慈濟傳播人文志業基金會
Two Make a Better Whole

 

A grateful daughter

I’m grateful to my father for allowing me to use the second floor of his property,” said Tzu Chi volunteer Liao Su-qin (廖素琴). “I wouldn’t have been able to recycle so many plastic bags without this space.” In one breath, she allowed us to know the person she had felt most indebted to in more than ten years of recycling.

The plastic bags she has collected—of various colors and materials—fill many large plastic bags. They are bulky and cumbersome, and they take up quite a bit of storage space—something of a premium in her neck of the woods in Xindian, New Taipei City, northern Taiwan.

The 215-square-foot storage space is as sentimental to Liao as it is utilitarian because she grew up there. By allowing her to store things there, her father has forgone the rent that he could have otherwise collected for the space. He supports his daughter with a concrete act of love.

Not far away is Renai Market, where stalls and stores packed side by side attract large crowds of shoppers. Liao visits the market nearly every day to collect recyclable garbage from the shopkeepers there. She has been doing this for a long time now and has earned the shop owners’ trust and friendship. In recent years, she has noticed an alarming spike in the number of discarded plastic bags. Plastic bags are less cost-effective to recycle when compared to plastic bottles and paper, but simply tossing them out takes a toll on the environment. Her strength is limited, so she urges people to join the ranks of recycling volunteers to help keep the Earth clean.

Helping each other

Liao is dedicated to helping the Earth, but she is quick to help people too. One day three years ago, she saw a woman picking up recyclables near the market. The woman moved slowly with a limp in the midst of shoppers and busy traffic. Concerned about her safety, Liao went over and talked to her.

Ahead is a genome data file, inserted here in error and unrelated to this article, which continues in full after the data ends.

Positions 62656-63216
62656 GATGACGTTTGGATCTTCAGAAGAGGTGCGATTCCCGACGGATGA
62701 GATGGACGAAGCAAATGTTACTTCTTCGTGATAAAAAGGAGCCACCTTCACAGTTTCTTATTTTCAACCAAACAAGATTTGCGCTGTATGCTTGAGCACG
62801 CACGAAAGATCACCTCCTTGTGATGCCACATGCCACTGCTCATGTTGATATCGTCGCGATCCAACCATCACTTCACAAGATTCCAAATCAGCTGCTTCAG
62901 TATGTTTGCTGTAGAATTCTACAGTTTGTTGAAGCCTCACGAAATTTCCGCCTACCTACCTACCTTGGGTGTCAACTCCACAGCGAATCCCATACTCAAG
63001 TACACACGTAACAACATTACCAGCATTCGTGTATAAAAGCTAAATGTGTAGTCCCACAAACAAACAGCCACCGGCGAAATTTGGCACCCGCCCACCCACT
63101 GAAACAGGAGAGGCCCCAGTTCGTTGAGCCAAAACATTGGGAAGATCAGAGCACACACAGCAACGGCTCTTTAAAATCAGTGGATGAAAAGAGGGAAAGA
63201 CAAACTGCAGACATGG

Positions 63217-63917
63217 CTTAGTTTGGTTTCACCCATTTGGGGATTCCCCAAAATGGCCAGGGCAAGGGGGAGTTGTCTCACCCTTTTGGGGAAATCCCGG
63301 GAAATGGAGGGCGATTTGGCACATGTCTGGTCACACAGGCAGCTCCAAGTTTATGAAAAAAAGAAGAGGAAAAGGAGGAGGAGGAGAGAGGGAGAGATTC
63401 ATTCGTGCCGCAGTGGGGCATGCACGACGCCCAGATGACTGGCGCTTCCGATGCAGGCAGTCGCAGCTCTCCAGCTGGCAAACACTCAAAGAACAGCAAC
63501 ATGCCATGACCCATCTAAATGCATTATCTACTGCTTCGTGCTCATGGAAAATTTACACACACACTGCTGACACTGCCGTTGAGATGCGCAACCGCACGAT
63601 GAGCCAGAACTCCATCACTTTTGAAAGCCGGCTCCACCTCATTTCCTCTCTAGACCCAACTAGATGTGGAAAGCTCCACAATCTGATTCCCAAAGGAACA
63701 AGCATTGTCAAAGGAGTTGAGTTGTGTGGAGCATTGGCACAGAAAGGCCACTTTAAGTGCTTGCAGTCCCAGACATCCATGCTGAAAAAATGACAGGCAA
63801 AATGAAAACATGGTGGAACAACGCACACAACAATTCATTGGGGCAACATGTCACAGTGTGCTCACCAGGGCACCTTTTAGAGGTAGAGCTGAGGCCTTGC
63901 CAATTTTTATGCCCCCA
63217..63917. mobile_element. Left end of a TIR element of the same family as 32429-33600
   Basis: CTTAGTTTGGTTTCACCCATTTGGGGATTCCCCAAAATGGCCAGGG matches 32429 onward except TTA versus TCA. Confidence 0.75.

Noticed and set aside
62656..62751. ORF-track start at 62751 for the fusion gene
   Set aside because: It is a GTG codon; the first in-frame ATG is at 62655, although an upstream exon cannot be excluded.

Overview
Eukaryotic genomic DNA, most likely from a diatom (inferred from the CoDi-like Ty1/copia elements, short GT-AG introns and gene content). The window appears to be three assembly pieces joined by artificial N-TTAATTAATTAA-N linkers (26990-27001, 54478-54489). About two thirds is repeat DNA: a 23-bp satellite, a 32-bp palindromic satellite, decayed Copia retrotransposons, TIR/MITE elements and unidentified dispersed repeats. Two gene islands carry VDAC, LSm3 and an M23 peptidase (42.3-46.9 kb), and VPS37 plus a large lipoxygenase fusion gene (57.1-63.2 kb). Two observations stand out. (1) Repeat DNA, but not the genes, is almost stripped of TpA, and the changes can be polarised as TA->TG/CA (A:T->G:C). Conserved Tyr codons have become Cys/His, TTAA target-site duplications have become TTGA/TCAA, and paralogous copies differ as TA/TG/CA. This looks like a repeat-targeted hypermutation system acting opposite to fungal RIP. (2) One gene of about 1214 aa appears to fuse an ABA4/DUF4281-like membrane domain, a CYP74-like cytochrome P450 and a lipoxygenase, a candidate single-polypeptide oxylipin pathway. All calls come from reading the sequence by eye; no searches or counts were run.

The woman’s name was Li-hua (麗華). A bad fever when she was a child had diminished her mental capacity, leaving her unable to do things most people take for granted. Despite her disability, she diligently collected recyclables at the market every day to earn a little money.

Liao felt for her and wanted to help. She thought to herself: “Why don’t I give her the paper, plastic bottles, and metal containers that I pick up so that she doesn’t have to work so hard?”

The two of them have worked together ever since. Liao shares recycling tips with Li-hua. She also introduced her to the shopkeepers she knows, explained her situation to them, and asked them to give their recyclables to her instead.

As a result, Li-hua has been able to collect recyclables at those shops, and she gives the plastic bags that she collects to Liao. The two of them have been like sisters. Liao said, “Instead of competing against each other, we complement each other.”

 

 

A grateful hug

Li-hua lives with her father, who is 82. Though he is reluctant to see her go out and work alone every day, he knows that he cannot accompany her or take care of her forever. It is for her own good that she learns to be independent and support herself.

When Li-hua returns home, he answers the doorbell with a smile and welcomes her home. Together, they sort out the things that she brings back. Regardless of the size of the loads she brings home, he always takes comfort in his daughter’s smiles. These are their happy moments together.

When Li-hua first began patrolling the streets for things to gather and take home, she ran into people who looked down on her and made her work difficult. Her father could only do his best to comfort her. Only after Liao showed up in his daughter’s life did he start to feel less worried about her.

One day we went with Liao to visit Li-hua at her home. We began a conversation, and we asked her if she had anything to say to Liao. Reserved and inarticulate, she thought for a while, and then suddenly she threw her arms around Liao and embraced her tightly, using actions instead of words to show her gratitude to Liao.

Both of them help reclaim discarded resources, one as a means to support herself and the other as a way to cherish the Earth. While their motives for recycling differ, their work nevertheless makes the world a cleaner and better place. They both take garbage that otherwise would go on to clog up landfills, ditches, sewers, or the digestive tracts of marine life, and they turn that garbage into usable resources again.

But that is not all: In the process of helping the Earth, the two of them have found trust, friendship, and companionship in each other.

 

Spring 2016